would like you to believe.” That’s right; it’s not about capturing data
for the sake of it. It is about being extremely selective about what
type of data will inform truly actionable decisions and focusing on
it. I’ve seen many client organizations ask agencies for countless
reports — weekly, monthly, quarterly — that end up being archived
on a SharePoint and never get fully utilized to inform decisions,
improve the work and help the relationship prosper. Without the
right analytical tools in place, data in large volumes can also quickly
get overwhelming, making it hard to see the big picture. Let’s be
realistic: it’s challenging to see the forest when you are too close
to the trees. The most sophisticated organizations are using fewer
data points and simplified dashboards, giving them access to the
most relevant client/agency relationship data — performance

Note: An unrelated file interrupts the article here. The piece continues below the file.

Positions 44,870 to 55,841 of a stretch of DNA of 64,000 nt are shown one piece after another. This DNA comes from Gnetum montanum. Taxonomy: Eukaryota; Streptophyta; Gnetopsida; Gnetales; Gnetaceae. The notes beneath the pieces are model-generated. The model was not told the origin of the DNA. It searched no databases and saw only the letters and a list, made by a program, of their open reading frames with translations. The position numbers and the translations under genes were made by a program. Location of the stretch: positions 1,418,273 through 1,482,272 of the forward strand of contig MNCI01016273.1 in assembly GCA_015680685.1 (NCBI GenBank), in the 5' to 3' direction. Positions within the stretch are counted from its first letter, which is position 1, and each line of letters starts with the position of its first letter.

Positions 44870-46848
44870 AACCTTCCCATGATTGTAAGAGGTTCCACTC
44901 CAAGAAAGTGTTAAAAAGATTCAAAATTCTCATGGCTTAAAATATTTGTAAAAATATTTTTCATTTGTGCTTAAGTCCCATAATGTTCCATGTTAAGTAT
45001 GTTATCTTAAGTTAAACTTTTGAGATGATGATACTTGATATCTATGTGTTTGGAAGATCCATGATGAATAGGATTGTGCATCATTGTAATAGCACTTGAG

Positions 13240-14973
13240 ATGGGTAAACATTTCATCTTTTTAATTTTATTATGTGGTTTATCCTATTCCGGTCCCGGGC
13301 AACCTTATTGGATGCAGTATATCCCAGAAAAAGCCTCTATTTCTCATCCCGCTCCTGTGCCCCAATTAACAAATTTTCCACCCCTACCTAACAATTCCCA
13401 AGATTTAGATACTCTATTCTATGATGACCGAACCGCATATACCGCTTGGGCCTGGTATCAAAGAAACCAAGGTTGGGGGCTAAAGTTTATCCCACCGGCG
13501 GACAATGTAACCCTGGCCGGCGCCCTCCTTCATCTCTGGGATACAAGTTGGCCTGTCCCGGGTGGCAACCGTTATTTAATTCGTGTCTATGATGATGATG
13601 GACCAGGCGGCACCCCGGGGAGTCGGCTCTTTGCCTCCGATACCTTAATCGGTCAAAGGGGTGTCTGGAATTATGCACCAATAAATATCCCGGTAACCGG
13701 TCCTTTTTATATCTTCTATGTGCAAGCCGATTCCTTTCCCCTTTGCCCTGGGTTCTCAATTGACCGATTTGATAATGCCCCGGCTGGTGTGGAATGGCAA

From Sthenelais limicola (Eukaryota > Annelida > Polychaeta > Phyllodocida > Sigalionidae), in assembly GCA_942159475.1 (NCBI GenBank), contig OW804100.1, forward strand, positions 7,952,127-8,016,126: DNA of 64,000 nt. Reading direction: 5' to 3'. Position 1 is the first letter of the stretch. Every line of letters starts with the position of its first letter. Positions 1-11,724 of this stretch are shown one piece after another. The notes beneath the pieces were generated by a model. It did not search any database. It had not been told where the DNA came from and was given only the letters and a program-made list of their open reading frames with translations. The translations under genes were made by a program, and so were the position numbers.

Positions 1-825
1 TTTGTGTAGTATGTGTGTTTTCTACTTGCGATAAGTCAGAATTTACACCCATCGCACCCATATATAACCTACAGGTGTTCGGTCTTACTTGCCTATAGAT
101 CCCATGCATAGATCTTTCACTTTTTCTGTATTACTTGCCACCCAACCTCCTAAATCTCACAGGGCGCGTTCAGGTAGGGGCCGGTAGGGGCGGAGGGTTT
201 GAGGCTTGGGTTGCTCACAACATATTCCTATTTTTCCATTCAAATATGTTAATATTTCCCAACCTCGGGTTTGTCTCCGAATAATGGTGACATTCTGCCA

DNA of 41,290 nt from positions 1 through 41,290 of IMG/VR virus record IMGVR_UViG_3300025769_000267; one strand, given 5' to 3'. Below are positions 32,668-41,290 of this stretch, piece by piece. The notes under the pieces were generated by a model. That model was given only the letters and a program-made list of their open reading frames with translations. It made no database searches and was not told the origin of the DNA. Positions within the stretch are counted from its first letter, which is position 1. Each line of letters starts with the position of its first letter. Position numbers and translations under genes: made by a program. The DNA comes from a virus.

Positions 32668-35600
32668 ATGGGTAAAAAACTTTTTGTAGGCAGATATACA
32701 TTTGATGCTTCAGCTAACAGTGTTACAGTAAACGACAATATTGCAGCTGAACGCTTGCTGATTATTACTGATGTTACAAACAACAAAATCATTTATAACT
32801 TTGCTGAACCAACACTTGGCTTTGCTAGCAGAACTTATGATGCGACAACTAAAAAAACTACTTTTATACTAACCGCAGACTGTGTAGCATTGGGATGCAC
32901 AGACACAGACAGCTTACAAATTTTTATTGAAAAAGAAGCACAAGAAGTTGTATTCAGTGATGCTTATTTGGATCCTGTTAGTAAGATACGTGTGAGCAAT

results, SOW and staffing plan summaries, financial views and FTE
utilization, to name a few — to improve the management of these
partnerships and increase the ROI of their agency investment.
Don’t let the complex world of marketing get in the way of sound
relationship practices. Less is more in marketing operations … more or less. Follow the five steps referenced above to overcome every aspect of your company’s Cost of Complexity (COC), including how you work with agency partners. If simplicity is indeed the ultimate sophistication, then sophisticated organizations know that today’s growing complexities require even greater simplicity.